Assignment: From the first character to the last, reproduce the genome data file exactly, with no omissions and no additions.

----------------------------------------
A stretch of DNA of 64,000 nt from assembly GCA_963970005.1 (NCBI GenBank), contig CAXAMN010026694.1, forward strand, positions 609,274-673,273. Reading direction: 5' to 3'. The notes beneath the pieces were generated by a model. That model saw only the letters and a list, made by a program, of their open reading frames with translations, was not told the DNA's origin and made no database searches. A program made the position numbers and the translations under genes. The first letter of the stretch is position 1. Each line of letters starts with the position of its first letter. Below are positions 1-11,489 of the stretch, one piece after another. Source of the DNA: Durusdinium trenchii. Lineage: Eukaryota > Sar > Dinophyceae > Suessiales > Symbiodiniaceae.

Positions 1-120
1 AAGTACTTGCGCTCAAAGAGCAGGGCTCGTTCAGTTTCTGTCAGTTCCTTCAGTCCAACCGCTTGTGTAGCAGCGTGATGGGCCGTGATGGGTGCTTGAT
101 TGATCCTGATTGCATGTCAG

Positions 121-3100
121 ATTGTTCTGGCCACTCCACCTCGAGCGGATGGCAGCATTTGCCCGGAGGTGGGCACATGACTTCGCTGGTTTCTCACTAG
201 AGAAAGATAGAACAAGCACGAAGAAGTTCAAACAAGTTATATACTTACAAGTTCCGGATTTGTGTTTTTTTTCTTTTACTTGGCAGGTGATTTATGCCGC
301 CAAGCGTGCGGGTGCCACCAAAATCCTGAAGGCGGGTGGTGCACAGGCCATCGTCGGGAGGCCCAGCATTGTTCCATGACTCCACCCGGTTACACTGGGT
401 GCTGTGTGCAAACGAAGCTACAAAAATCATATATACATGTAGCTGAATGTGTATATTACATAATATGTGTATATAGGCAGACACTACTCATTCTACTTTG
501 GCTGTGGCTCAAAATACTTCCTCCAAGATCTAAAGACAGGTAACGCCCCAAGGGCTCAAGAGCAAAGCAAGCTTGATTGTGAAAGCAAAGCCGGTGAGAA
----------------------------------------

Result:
A stretch of DNA of 64,000 nt from assembly GCA_963970005.1 (NCBI GenBank), contig CAXAMN010026694.1, forward strand, positions 609,274-673,273. Reading direction: 5' to 3'. The notes beneath the pieces were generated by a model. That model saw only the letters and a list, made by a program, of their open reading frames with translations, was not told the DNA's origin and made no database searches. A program made the position numbers and the translations under genes. The first letter of the stretch is position 1. Each line of letters starts with the position of its first letter. Below are positions 1-11,489 of the stretch, one piece after another. Source of the DNA: Durusdinium trenchii. Lineage: Eukaryota > Sar > Dinophyceae > Suessiales > Symbiodiniaceae.

Positions 1-120
1 AAGTACTTGCGCTCAAAGAGCAGGGCTCGTTCAGTTTCTGTCAGTTCCTTCAGTCCAACCGCTTGTGTAGCAGCGTGATGGGCCGTGATGGGTGCTTGAT
101 TGATCCTGATTGCATGTCAG

Positions 121-3100
121 ATTGTTCTGGCCACTCCACCTCGAGCGGATGGCAGCATTTGCCCGGAGGTGGGCACATGACTTCGCTGGTTTCTCACTAG
201 AGAAAGATAGAACAAGCACGAAGAAGTTCAAACAAGTTATATACTTACAAGTTCCGGATTTGTGTTTTTTTTCTTTTACTTGGCAGGTGATTTATGCCGC
301 CAAGCGTGCGGGTGCCACCAAAATCCTGAAGGCGGGTGGTGCACAGGCCATCGTCGGGAGGCCCAGCATTGTTCCATGACTCCACCCGGTTACACTGGGT
401 GCTGTGTGCAAACGAAGCTACAAAAATCATATATACATGTAGCTGAATGTGTATATTACATAATATGTGTATATAGGCAGACACTACTCATTCTACTTTG
501 GCTGTGGCTCAAAATACTTCCTCCAAGATCTAAAGACAGGTAACGCCCCAAGGGCTCAAGAGCAAAGCAAGCTTGATTGTGAAAGCAAAGCCGGTGAGAA